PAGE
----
How to Become an ATF Agent in Vermont

In 2012, the Bureau of Alcohol, Tobacco and Firearms launched a tip line in Rutland, encouraging persons with information on illegal drug and firearms activity to call. The ATF’s spokesmen with the Burlington, Vermont field office explained that firearms trafficking and other crimes are often tied to drug trafficking, which is why they were encouraging information on both types of crime. Informants in the Rutland area, where drugs were a problem, were assured that they would be well paid for good information.

Sponsored School

Capella University is proud to be partnered with the FBI National Academy Associates (FBINAA). Capella's 100% online criminal justice degree programs are led by professors with real-world experience and even allow you to earn credit for POST (Peace Officer Standards and Training). - Request Free Info

 

ATF agents in Vermont work with a variety of law enforcement agencies at all levels, such as U.S. Border Patrol, local and state police, and more. Some law enforcement entities that Vermont’s ATF agents have worked with include the Rutland City Police Department, the Burlington Police Department, the Essex Police Department, the Colchester Police Department, Vermont State Troopers, and sheriff’s offices in Caledonia County (St. Johnsbury), Bennington County (Bennington), Orleans County (Derby) and Washington County (Montpelier).

Meeting the Qualifications to Become an ATF Agent in Vermont

Before one can become an ATF agent in Vermont, one must meet qualifications at various levels:

Basic Qualifications

  • U.S. citizen
  • Between the ages of 21 and 36 ½
  • Legally able to carry a firearm/ammunition
  • Willingness to relocate
  • Registered  with selective service (males only)

Physical and Other Qualifications

  • Pass physical examination and drug screening tests
  • Pass the ATF Physical Task Test, consisting of a 1.5- mile run, push-ups and sit- ups
  • Pass the ATF Special Agent Exam
  • Pass a complete background investigation

Education and Experience Qualifications

In order to obtain an entry-level, Grade 5 ATF agent job in Vermont, one must meet educational and/or experience qualifications. Education includes a bachelor’s degree in any discipline. Three years of criminal justice or law enforcement work experience qualifies candidates as well, as does a combination of education and experience.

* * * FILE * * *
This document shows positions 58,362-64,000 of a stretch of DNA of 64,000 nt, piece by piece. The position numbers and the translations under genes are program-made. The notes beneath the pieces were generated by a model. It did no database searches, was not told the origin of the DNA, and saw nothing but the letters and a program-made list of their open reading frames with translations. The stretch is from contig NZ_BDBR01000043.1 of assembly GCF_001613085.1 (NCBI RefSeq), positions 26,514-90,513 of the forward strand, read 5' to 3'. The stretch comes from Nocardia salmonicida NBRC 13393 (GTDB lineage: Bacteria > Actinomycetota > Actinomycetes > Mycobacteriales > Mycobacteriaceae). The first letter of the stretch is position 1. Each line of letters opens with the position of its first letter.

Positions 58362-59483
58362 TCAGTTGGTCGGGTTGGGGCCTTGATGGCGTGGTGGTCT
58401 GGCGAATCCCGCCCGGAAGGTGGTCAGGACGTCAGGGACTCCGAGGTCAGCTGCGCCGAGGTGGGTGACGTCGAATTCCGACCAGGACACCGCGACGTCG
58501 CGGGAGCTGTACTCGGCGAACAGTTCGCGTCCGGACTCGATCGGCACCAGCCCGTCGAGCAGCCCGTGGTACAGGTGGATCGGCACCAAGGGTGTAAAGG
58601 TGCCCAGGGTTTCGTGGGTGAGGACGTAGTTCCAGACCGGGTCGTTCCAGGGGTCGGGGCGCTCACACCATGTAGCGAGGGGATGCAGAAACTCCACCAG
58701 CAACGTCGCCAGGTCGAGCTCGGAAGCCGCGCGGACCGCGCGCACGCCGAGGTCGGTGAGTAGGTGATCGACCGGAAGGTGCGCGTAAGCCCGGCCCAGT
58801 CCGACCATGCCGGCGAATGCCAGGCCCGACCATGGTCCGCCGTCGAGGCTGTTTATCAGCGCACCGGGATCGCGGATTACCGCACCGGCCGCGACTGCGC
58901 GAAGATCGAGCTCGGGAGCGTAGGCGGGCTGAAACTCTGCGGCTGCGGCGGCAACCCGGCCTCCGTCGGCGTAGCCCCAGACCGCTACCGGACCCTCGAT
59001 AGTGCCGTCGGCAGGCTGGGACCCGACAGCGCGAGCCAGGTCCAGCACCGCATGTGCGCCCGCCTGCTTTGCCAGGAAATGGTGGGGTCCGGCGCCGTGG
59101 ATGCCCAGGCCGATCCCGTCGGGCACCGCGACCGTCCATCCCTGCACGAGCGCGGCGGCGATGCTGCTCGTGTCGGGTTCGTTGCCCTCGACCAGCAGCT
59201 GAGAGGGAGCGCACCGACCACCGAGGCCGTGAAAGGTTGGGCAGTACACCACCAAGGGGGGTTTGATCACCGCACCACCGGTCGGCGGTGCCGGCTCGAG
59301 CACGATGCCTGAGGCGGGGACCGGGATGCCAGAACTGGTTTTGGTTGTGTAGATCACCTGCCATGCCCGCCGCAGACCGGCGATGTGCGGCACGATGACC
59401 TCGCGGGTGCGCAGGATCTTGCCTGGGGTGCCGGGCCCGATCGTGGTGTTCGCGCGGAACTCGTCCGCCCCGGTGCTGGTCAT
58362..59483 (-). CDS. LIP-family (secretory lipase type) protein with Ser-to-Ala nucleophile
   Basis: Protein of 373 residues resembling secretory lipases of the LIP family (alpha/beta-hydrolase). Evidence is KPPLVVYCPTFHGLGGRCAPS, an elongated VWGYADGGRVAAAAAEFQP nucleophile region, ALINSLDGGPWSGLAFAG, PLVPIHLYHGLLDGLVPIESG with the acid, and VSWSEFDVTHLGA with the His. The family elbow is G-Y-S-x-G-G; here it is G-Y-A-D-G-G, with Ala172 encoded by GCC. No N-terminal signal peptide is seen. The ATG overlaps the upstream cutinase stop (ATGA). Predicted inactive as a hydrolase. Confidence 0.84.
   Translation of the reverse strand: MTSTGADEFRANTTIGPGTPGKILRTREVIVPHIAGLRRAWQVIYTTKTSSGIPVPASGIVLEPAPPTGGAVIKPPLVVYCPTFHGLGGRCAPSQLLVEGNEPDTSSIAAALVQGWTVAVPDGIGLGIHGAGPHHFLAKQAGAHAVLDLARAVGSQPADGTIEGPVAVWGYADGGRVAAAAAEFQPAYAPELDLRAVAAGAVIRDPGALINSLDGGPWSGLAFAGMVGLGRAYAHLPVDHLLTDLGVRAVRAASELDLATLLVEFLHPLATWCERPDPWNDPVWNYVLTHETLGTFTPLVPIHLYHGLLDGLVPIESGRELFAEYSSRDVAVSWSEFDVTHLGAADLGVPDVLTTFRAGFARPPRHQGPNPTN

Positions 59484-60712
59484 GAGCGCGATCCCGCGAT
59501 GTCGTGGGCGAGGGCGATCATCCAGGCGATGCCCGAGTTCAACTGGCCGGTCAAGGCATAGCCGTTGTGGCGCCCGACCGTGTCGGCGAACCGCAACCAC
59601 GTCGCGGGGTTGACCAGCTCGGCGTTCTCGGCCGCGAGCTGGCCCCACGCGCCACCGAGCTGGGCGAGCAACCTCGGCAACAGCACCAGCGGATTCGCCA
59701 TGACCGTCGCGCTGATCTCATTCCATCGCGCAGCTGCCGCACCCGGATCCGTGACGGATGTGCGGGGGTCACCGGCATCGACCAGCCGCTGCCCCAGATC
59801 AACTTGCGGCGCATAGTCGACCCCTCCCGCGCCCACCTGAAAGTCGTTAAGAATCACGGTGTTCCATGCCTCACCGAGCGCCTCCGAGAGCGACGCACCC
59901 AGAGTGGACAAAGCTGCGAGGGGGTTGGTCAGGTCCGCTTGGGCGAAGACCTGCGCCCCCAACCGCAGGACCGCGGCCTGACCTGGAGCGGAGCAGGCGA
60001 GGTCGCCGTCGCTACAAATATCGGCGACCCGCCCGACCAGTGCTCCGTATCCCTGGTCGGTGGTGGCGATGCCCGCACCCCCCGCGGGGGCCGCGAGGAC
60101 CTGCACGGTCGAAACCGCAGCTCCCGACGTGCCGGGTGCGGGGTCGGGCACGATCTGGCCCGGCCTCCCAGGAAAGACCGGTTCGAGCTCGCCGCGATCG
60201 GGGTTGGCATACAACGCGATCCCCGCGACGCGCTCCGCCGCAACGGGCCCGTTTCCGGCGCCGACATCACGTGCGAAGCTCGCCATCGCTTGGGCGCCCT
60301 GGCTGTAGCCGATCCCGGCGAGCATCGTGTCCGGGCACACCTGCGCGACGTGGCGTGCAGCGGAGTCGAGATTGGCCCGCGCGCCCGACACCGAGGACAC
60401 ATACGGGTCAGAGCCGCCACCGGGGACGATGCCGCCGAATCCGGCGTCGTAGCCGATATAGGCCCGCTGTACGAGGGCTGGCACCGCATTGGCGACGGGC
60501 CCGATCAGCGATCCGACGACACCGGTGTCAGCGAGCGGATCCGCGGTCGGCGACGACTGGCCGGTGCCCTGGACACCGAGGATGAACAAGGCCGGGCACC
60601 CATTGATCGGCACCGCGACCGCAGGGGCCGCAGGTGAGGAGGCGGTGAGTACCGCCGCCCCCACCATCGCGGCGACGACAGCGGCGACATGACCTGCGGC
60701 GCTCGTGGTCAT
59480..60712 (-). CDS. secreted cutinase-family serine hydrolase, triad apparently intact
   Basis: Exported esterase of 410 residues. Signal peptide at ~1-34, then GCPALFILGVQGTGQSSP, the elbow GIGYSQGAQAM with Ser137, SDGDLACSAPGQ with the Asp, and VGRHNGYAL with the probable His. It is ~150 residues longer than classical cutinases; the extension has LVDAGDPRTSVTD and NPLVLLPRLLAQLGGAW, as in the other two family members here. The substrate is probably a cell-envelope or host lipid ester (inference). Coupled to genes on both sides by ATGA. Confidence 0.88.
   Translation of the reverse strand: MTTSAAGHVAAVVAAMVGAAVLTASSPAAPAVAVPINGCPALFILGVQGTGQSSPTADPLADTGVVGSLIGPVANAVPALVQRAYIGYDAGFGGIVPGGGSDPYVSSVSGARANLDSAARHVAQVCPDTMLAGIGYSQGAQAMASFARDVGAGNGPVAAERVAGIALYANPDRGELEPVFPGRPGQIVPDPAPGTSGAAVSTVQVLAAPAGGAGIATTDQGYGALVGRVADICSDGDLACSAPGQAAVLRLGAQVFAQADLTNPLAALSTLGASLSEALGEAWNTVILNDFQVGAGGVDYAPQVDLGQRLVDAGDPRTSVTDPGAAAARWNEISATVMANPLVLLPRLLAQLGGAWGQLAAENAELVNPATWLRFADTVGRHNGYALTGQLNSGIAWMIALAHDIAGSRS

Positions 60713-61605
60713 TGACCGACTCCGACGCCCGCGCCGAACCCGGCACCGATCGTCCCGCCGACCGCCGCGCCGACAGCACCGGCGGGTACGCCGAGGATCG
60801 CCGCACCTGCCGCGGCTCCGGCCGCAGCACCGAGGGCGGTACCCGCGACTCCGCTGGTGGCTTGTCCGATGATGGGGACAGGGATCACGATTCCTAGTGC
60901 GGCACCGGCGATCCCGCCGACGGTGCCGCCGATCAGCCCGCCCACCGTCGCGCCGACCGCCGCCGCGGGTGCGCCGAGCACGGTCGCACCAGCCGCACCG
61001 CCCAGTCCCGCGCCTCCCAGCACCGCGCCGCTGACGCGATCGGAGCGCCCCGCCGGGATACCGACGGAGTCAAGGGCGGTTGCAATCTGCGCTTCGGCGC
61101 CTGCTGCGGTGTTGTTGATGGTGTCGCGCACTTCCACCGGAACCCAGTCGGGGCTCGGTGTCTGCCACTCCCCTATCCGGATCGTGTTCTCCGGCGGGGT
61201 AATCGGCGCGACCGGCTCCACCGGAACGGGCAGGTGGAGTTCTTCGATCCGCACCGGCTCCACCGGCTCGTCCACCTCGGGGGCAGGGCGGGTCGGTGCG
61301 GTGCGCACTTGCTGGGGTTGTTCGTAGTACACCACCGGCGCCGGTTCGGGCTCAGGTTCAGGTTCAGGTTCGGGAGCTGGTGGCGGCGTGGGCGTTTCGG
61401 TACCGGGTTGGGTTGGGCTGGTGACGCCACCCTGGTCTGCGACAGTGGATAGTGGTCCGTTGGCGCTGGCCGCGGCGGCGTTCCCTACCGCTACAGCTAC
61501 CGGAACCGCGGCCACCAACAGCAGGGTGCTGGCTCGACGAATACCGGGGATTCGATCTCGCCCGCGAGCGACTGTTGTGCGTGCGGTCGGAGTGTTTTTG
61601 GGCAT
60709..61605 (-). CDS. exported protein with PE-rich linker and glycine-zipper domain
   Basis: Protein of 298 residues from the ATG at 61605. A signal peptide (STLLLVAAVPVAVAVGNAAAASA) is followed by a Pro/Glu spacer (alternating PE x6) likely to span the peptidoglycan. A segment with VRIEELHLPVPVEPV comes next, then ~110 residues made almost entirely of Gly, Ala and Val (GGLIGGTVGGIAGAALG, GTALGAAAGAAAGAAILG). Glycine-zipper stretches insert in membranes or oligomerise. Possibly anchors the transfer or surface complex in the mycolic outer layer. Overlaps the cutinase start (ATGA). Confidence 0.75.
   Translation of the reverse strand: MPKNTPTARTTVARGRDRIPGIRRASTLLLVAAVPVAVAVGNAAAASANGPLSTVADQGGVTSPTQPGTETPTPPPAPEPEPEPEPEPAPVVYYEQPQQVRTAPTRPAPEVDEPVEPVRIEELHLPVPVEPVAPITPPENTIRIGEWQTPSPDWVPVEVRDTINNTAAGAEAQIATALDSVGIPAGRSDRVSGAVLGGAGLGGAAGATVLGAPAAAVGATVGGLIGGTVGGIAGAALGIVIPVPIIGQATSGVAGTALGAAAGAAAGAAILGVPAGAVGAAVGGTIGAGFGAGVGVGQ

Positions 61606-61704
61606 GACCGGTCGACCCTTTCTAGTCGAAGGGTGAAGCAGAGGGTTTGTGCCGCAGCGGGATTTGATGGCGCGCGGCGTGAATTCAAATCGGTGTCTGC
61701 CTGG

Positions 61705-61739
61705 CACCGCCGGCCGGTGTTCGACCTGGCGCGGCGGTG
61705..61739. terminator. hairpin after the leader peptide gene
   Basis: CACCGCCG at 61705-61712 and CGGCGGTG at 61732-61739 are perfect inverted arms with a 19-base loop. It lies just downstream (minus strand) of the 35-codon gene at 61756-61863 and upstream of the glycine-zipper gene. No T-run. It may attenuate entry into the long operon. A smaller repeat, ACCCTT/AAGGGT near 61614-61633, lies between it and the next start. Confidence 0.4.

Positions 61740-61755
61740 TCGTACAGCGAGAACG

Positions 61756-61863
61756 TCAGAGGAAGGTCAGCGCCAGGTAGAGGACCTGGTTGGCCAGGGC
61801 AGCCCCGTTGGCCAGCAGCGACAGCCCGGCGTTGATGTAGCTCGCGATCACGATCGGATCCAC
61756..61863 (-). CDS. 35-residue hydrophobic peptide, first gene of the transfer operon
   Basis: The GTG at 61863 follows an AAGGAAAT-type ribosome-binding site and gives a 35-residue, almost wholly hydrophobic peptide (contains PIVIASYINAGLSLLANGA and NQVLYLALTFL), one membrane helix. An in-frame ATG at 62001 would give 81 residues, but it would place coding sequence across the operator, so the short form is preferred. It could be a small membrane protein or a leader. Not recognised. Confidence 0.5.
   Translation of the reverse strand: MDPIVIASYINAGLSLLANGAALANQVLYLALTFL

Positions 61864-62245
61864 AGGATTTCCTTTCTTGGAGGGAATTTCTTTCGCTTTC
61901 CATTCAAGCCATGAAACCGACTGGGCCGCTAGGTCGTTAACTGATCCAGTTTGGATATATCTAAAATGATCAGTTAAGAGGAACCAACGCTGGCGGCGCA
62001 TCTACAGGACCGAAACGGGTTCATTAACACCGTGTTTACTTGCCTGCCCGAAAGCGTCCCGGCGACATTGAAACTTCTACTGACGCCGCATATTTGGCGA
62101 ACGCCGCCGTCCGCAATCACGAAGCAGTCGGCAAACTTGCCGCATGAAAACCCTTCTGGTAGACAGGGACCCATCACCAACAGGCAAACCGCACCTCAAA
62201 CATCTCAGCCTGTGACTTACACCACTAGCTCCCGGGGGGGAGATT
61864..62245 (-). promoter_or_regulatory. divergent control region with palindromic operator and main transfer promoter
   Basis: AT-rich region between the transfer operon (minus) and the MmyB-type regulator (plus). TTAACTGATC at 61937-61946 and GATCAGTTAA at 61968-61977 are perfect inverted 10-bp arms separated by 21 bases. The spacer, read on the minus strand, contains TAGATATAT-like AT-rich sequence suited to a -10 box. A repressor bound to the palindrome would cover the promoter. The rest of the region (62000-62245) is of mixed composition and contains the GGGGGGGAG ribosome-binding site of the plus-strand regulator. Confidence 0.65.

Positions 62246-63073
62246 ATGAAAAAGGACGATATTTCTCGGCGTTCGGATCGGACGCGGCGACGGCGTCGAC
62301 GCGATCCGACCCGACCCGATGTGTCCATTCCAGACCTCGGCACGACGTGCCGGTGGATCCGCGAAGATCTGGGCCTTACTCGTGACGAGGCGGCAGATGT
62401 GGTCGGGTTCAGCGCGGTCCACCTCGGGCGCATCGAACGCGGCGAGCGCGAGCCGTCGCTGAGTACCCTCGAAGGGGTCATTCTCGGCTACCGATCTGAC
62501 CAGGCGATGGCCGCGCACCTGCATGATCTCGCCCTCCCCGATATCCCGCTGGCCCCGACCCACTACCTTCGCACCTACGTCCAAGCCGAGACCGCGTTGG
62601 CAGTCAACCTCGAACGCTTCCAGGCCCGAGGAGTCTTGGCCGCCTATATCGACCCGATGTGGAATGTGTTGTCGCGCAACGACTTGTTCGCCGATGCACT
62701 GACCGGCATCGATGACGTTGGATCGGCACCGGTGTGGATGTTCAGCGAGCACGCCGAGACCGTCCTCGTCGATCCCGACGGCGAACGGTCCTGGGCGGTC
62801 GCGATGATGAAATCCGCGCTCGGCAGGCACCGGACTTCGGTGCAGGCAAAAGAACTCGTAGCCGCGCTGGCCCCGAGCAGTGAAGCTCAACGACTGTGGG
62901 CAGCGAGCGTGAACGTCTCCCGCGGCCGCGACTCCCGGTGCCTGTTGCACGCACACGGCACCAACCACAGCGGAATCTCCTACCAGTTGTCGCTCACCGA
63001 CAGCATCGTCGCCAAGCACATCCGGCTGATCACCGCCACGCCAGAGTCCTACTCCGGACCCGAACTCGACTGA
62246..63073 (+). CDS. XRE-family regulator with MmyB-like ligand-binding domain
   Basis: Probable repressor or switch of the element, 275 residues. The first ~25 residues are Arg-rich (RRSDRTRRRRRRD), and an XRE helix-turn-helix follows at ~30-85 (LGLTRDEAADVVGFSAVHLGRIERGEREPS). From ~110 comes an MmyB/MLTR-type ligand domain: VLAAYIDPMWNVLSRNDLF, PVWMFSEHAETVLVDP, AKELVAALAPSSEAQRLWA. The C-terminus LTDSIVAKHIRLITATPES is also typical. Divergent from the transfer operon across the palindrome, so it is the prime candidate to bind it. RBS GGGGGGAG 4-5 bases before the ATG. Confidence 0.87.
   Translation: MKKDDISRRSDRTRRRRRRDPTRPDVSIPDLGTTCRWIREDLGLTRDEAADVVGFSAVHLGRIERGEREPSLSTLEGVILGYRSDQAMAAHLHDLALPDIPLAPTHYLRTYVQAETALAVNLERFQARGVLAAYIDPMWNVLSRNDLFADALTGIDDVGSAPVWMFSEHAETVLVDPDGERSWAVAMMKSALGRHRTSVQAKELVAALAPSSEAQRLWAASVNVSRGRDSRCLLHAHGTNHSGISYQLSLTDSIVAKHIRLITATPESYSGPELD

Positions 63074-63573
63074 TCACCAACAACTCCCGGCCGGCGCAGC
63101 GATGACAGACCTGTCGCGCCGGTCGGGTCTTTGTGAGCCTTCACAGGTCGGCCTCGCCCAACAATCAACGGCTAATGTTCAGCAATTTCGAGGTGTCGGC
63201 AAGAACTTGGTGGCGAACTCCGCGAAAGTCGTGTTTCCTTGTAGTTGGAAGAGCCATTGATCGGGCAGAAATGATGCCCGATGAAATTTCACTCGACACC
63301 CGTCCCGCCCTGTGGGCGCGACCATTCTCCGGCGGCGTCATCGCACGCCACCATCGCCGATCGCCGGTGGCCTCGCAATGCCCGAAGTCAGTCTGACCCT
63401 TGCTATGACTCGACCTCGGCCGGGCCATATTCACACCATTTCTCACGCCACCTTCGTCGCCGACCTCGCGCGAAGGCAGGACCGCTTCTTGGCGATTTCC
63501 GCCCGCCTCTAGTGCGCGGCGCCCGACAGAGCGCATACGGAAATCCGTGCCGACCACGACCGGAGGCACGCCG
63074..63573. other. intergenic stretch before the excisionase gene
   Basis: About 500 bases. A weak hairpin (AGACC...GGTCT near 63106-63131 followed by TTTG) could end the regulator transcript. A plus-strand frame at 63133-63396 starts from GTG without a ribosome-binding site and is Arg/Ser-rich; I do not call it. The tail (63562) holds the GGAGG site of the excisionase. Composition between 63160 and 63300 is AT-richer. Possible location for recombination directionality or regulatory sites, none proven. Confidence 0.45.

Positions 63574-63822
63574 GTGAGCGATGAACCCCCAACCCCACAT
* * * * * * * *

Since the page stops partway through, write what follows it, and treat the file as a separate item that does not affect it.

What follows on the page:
For higher-grade ATF agent jobs at the GL-7 and GL-9 level, a graduate degree is required. Degrees that many Vermont ATF agents at these levels hold include master’s degrees in psychology, sociology, criminal justice and political science; as well as law degrees like the L.L. B. and J.D.

Training for a Career with the ATF

All new ATF agents in Vermont complete a challenging and rigorous training program. They are sent to Glynco, Georgia for 27 weeks of training. First, the Criminal Investigators Training Program (CITP) takes place for 12 weeks. New Vermont ATF agents learn about basic firearms training, crime scene management, federal court procedures, as well as law enforcement techniques such as driving, physical techniques, handcuffing, interviewing and surveillance.

Next comes the Special Agent Basic Training (SABT) for 15 weeks. It teaches new ATF agents in Vermont specialized practices they will need to know, including identification of firearms, tactical and firearms training, undercover procedures, physical training, investigations of arson and explosives, investigations of alcohol and tobacco diversion, firearms trafficking, and report writing.

The ATF in Partnership with Local Law Enforcement

ATF agents in Vermont are part of the agency’s Boston Field Division. There is just one ATF field office in Vermont, located in Burlington. The Burlington Field Office houses the Resident Agent in Charge and handles Criminal Enforcement for local ATF cases.

One of the multi-agency collaborations that Vermont ATF agents enjoy is with the U.S. Border Patrol. In 2011, an eight-person unit was formed as a violent crime task force in Vermont to combat firearms trafficking. This unit consists of representatives of Border Patrol, ATF, the Addison County Sheriff’s Office, Rutland City Police Department and the Vermont State Police. The collaboration has helped ATF agents identify many organizations that traffic firearms in return for drugs from the U.S. to Canada along the international border.

Back to Top